Serene Locations: Surrounded by tranquil surroundings, our facilities provide a calm haven that fosters healing. That means guests are able to focus on their recovery journey with fewer distractions.

Specialized Trauma Expertise: Our team includes professionals with specialized training in trauma treatment. As trauma experts, we understand the nuances and provide care that’s not just informed, but empathetic and effective

Continuing Education and Collaboration: Our partnership with leading institutions like the Beck Institute keeps our team at the forefront of mental health care, making sure that our practices are based on the latest research. And it’s not just our clinicians who learn – every member of staff is trained to help you.

Holistic Care Philosophy: We go beyond psychological treatment to include basics like nutrition, an essential part of health. Our ‘food as medicine’ philosophy takes diet into consideration in the recovery process, supporting both physical and mental health.

Tailored Treatment Plans: Healing from trauma is a highly personal journey. Our treatment plans are customized to fit each person’s unique story, challenges, and recovery goals.

Comprehensive Treatment Options: Because trauma is a complex issue, we offer a wide range of treatment options

AMFM provides more than just treatment; we offer a route to wellness, where trauma survivors can find understanding, expert care, and unwavering support.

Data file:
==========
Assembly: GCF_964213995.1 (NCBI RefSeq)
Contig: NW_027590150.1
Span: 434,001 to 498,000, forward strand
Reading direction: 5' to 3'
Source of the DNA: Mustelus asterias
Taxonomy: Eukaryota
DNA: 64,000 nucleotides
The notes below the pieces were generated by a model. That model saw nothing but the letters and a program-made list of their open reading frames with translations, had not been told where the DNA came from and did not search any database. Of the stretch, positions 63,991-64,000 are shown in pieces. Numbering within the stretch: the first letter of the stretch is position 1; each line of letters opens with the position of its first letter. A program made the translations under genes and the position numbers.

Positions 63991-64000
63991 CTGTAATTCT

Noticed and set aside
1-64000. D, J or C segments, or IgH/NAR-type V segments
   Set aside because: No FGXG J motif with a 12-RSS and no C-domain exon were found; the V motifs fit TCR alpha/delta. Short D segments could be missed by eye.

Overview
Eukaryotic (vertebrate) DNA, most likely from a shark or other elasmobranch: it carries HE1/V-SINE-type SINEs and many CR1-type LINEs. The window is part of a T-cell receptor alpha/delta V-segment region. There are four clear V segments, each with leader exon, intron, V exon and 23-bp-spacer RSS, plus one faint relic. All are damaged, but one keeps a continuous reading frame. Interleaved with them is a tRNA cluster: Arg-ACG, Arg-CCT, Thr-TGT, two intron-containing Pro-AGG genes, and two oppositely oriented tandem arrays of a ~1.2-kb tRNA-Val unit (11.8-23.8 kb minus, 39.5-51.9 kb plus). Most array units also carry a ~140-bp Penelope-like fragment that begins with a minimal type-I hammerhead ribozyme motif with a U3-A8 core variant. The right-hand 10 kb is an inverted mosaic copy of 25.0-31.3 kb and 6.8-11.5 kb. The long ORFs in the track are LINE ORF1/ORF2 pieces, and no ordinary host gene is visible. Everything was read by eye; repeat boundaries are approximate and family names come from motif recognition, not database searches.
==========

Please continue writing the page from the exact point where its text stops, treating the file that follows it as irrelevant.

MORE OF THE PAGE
Our Approach to Trauma Treatment at AMFM

Stabilizing Foundations for Healing

Before diving into the depths of trauma therapy, AMFM takes time to establish stability and grounding- no throwing you in the deep end of the pool without first teaching you to swim. Our first priority is capacity building—making sure you have the tools and support you need to find a stable starting point. This is especially important for people who may feel overwhelmed, so they’re ready for more intensive therapies like EMDR.

Personalized Therapeutic Strategies

Trauma treatment at our facility can draw from a variety of specialized therapies, all designed to meet the needs of our clients. They include (but aren’t limited to):

Comprehensive Support and Reintegration

It’s important to not just overcome trauma, but also prepare for life outside of treatment. We create an environment that fosters stability and growth, so when you’re ready to go back to your everyday life, you have the strategies and skills you need. Our team will work with you to create a seamless transition plan that fits your needs, from practical applications of coping mechanisms to connecting you with the right post-treatment support therapist. Our goal is to give you the tools and confidence you need to manage your life after treatment.